Boosting health technology innovation

M

ore than three million citizens across the Leeds City Region are set to benefit as senior leaders from the healthtech industry – including the University of Leeds – announce a new partnership.

Partners including the regional enterprise partnership, the NHS, local authorities, and four other universities in the region today signed a memorandum of understanding (MoU) to drive forward new approaches in improving patient and population health and care through better and faster healthtech innovation.

The move also aims to radically speed up the region’s productivity and economic growth in the sector, which is seeing an unprecedented rise across the UK and globally.

The move also aims to radically speed up the region’s productivity and economic growth in the sector, which is seeing an unprecedented rise across the UK and globally.

“This MoU signals an important step towards embracing the opportunities and realising the ambitions set out in the Government’s Industrial Strategy”

Professor John Fisher

John Fisher, Professor of Mechanical Engineering at the University of Leeds, said: “This MoU signals an important step towards embracing the opportunities and realising the ambitions set out in the Government’s Industrial Strategy.

“It paves the way for us to reduce fragmentation, further harness expertise and capability and radically strengthen the Leeds City Region’s position as a leading global player in healthtech.

“Each partner will play their part in helping address and overcome the barriers to innovation. By working together in a new, focussed and coordinated way, we will accelerate radical improvements in patient care, health service efficiency and drive economic growth and productivity across the region and the UK.”

The MoU is the first of its kind in the region and was signed on behalf of the University by Vice-Chancellor Sir Alan Langlands.

Sir Alan Langlands said: “The University has an outstanding track record of innovation research in medical engineering, technology, manufacturing and regenerative therapies; and a strong commitment to industry engagement and the creation of new healthtech companies.

“Alongside our partners, we want to improve health and care across the Region and unlock the vast economic potential of this important sector.”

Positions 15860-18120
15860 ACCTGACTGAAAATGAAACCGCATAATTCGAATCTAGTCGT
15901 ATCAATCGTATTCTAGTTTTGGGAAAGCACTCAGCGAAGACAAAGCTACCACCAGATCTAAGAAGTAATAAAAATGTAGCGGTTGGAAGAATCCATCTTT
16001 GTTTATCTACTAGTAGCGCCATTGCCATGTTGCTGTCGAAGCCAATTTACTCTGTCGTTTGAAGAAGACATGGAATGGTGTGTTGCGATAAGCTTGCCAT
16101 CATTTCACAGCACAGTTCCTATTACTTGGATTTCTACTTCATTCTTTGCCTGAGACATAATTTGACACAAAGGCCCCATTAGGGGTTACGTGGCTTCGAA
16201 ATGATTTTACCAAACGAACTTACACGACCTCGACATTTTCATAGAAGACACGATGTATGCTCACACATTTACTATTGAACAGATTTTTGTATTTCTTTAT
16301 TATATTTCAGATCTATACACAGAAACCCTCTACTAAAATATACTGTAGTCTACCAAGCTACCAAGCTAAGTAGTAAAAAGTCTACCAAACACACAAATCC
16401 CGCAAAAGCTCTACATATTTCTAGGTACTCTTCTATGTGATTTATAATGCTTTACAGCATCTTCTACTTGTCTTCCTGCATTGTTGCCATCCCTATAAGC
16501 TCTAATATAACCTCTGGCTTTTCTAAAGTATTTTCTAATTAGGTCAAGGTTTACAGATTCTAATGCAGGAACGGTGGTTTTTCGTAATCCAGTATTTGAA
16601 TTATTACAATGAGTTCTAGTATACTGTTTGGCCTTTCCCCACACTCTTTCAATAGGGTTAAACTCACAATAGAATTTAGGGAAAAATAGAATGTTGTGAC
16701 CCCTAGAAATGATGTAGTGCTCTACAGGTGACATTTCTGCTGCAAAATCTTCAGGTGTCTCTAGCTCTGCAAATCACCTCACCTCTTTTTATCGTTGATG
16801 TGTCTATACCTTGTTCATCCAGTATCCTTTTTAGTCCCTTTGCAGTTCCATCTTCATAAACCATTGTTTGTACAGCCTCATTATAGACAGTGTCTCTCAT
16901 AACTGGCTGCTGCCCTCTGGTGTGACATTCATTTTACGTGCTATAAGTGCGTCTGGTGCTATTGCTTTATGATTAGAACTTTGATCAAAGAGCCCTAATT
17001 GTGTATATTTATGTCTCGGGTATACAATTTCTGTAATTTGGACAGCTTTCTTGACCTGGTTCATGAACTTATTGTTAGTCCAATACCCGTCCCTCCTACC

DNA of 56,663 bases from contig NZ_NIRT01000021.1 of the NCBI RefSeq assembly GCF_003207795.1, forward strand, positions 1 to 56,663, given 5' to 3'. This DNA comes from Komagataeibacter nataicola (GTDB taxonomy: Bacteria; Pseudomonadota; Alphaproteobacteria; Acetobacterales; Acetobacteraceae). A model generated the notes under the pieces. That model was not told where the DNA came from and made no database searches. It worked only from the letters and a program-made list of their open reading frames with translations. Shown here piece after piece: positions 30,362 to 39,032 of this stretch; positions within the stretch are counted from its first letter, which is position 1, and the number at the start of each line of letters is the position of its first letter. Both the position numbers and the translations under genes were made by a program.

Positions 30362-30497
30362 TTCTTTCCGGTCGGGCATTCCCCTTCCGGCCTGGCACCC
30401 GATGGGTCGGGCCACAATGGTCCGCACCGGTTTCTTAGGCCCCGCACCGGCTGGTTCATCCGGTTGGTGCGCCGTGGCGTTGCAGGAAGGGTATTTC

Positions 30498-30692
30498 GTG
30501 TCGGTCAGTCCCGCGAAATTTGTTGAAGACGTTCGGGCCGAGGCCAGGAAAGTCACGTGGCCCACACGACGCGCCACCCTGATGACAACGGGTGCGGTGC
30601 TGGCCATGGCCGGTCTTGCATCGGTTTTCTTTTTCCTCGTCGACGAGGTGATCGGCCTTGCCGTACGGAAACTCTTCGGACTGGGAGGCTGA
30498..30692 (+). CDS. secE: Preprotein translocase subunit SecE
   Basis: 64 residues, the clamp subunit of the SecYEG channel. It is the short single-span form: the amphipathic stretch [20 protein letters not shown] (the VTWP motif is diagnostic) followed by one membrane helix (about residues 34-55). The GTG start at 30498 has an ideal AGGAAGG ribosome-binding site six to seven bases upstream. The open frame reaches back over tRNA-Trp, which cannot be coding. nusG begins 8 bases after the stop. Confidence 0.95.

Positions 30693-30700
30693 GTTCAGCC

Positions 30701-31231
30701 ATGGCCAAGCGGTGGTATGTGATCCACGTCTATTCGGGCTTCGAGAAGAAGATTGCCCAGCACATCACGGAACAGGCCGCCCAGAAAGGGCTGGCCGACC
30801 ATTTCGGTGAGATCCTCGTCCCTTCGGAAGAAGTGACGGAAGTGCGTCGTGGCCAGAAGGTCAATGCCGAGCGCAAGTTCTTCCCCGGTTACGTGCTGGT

Excellence in healthtech

As the UK’s largest economic region outside of London, the Leeds City Region already has a world-leading concentration of excellence in healthtech. It is home to:

  • more than 250 healthtech businesses
  • 200 digital and technology businesses operating in the health and care sector
  • leading centres of academic excellence in research and innovation, and
  • West Yorkshire and Harrogate Health and Care Partnership, the third largest integrated health and care partnership in the country.

But, as set out in the Government’s Leeds City Region Science and Innovation Audit (SIA) – which was led by Professor Fisher – stronger, cross-sector collaboration is vital to overcoming the barriers to growth.

This new partnership agreement will put in place the strong, coordinated leadership and support required to fully capitalise on what is a globally burgeoning market. In 2015, that market was estimated to be worth $371 billion and was forecast to grow to $529 billion by 20221.

That growth is being driven by factors such as growing and ageing populations, the rise in levels of obesity and chronic illness, technological developments and an increasing demand for medical devices.

10 June 2019.
Leeds Academic Health Partnership, hosted by University of Leeds.

MoU signatories (full list of names below)

In signing the MoU, all partners have agreed to work together to drive economic growth and improve health outcomes and service efficiency by:

  • finding personalised and community-based healthtech solutions that help the people of the Leeds City Region to live healthier lives for longer, particularly those living in identified priority neighbourhoods
  • sharing insights into what citizens and patients in the Leeds City Region need, to determine what the priorities should be for health and care services and industry. Together, all partners will then work together on agreed priority themes that meet citizens’ needs
  • driving inward investment in healthtech in the region to support economic growth which is inclusive, benefiting all communities.

Rob Webster, CEO Lead for West Yorkshire and Harrogate Health and Care Partnership, said: “We are delighted to be part of this agreement.  Innovation in health technology has the potential to transform services, improve health outcomes and most importantly save people’s lives.

“This Memorandum of Understanding is an important step in developing closer partnerships between health technology companies and health and care organisations across our area.”

Other signatories to the MoU include:

  • The Association of British HealthTech Industries (ABHI)
  • West Yorkshire and Harrogate Health and Care Partnership
  • Leeds City Region Enterprise Partnership
  • Leeds Beckett University
  • University of Bradford
  • University of Huddersfield
  • University of York

Further information: 

Middle image: Representing Leeds City Region healthtech MoU partners, from left: David McBeth (University of York), Rob Webster (West Yorkshire and Harrogate Health and Care Partnership), Liam Sutton (University of Bradford), Liz Towns-Andrews (University of Huddersfield), Peter Slee (Leeds Beckett University), Sir Alan Langlands (University of Leeds), Roger Marsh (Leeds City Region Enterprise Partnership) and Peter Ellingworth (ABHI)

For additional information on the Leeds Academic Health Partnership contact Ruth Coulthard Marketing and Communications Manager  r.coulthard@leeds.ac.uk  or 07850 974 297